Who Benefits from Open Access?
A recent article in F1000 Research reviewed the impact of open access publishing. Open access makes it possible for anyone to read academic research. Traditional journal subscriptions do not include the right to data mining. The opposite is true of open access publishing.
Making Data Accessible
Open access articles receive citations more often than articles behind a paywall. The degree of its impact on citation varies by discipline. In Biology, open access articles receive 36% more citations. In the Agricultural Sciences, open access articles receive 600% more citations. Non-open access articles are twice as likely to receive no citations six months after publication. Gold open access articles have a higher overall academic impact than green open access articles.
Is this citation advantage real or are researchers’ choosing open access when they know their articles are going to have a high impact? A team of researchers set out to answer this question. They compared citation counts for articles where the authors chose open access with articles where open access was mandatory. They found that both sets of articles received much more citations than those articles behind a paywall. There was no difference in citation rates between the authors who chose open access and those who were required to use open access.
Research articles also affect society. Members of the public may comment on research via social media. Traditional media may do a story on a research finding. In order to measure this kind of impact, anyone interested could look at an article’s altmetrics. Altmetrics make it possible to gauge public interest in specific articles.
The fact that scientists, journalists, and policymakers can freely access open access articles should give them an altmetrics advantage. A social media announcement of an article increases the number of views and downloads of the article. Highly tweeted articles are 11 times more likely to be highly cited than less tweeted papers.
Open Access and the Bottom Line
The costs for journal subscriptions continue to rise. In the past 30 years, the cost for subscribing to a journal has outpaced inflation by 250%. These rising prices mean that fewer institutions can afford subscriptions. This makes this business model unsustainable. Subscription journals could transition to the open access model. This transition would be appealing to journals with small profits or who are operating at a loss. This could help them to stay viable.
Many open access publishers do not charge article processing fees. PeerJ charges authors a once off membership fee. This allows authors to publish in PeerJ for life. The Open Library of Humanities asks libraries to pay a fee. This allows their scholars to publish in the Open Library of Humanities at no further charge.
Open access is a cost-saving measure because there is no physical journal copy. There is no need for typesetting, or copy-editing. A journal could be hosted online for about $15 per year. In the open access online only model, the total operational cost per article is $6.50-$10.50.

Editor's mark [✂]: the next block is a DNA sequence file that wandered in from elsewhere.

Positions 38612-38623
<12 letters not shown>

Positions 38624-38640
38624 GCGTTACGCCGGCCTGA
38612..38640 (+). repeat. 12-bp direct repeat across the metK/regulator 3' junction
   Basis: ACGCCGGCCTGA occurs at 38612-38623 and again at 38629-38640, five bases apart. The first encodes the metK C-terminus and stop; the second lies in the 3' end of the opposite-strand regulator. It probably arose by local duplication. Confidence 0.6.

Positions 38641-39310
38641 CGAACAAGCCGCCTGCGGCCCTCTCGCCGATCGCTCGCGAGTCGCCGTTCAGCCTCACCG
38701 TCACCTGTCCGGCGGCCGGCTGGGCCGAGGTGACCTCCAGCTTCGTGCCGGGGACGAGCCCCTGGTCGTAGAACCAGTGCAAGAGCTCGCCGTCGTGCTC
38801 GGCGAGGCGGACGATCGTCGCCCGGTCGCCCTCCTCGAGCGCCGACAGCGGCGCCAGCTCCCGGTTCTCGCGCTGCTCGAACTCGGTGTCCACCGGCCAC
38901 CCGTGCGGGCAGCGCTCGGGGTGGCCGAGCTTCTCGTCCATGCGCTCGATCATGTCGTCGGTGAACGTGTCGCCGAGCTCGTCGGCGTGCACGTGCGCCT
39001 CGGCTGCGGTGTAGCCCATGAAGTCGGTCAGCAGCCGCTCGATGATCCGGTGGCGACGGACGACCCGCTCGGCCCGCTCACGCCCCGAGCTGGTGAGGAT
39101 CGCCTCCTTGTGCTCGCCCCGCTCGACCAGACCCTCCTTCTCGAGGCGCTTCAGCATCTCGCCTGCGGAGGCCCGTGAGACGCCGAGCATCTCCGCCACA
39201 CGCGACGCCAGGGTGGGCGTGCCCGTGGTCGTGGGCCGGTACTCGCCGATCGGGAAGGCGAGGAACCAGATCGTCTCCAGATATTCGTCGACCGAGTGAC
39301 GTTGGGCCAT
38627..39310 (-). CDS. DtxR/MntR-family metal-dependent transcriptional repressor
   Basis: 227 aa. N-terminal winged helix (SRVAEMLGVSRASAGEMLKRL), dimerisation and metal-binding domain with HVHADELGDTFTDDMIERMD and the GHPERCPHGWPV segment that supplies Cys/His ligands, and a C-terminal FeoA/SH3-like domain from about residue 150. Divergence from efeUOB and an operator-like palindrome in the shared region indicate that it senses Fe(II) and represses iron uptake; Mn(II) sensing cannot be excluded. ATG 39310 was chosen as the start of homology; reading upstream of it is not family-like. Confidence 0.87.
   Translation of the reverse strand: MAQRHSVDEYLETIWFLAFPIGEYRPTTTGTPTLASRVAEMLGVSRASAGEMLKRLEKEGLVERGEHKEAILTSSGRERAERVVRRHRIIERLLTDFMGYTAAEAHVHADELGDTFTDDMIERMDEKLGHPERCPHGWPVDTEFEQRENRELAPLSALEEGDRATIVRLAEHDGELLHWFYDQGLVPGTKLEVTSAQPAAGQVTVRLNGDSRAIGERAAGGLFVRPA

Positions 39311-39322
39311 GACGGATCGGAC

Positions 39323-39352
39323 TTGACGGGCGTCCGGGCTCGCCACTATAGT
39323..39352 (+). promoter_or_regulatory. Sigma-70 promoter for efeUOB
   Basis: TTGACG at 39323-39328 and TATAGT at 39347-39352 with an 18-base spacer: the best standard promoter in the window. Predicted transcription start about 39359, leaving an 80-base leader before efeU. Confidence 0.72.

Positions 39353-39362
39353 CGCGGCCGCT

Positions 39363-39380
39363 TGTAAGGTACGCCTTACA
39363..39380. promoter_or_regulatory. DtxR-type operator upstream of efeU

Open access allows entrepreneurs and small businesses to be more innovative. Increased access to research can help to stimulate regional economies. Open access has become associated with increases in the return on financial investment. It also makes collaboration possible.
The United Kingdom spent about £15 billion on cancer research between 1970 and 2009. This allowed the nation to gain 5.9 million quality-adjusted life years. The net gain was £124 billion—an 800% return on investment. Only 17% of these benefits were based on research done in the UK. This means that most of these benefits were based on international research. This highlights the importance of making research globally accessible.
Open Access and Society
Free access to research articles benefits the wider society. The open access model makes data available to anyone with internet access. This is useful for lifelong learners. It also transcends academic affiliation. Some researchers regard access to knowledge as a human right. Others argue that since research is largely funded by taxes, all citizens should have access to its results. Open access makes citizen science possible.
Research articles tend to be very technical. Can members of the public understand them? Given the rise in citizen science activities, it is clear that the answer is yes. Of course, the degree of understanding and engagement may vary. What should not happen is excluding members of the public by assuming they cannot understand research. Research data is for the good of the public. Any interested member of the public should find it easy to access it.
Open access is even more critical for scientists in developing countries. High journal subscription prices can often keep the developing world from making scientific advances. For example, a 1982 paper outlined why Liberia should become included in the Ebola endemic zone. This information was unknown to Liberian officials in the 2014 Ebola outbreak. Open access encourages the research potential of the developing world.
This F1000 Research review article makes some important points. Subscription access fuels a disparity between researchers in the developing and developed world. Open access has the ability to reduce this inequality by making academic research available to all. The impact of open access includes lowering the cost to libraries for making research available to their users. Open access also makes data mining possible. This can make data discovery and analysis easier. Open access, therefore, has tangible benefits for scientists, the economy, and society as a whole.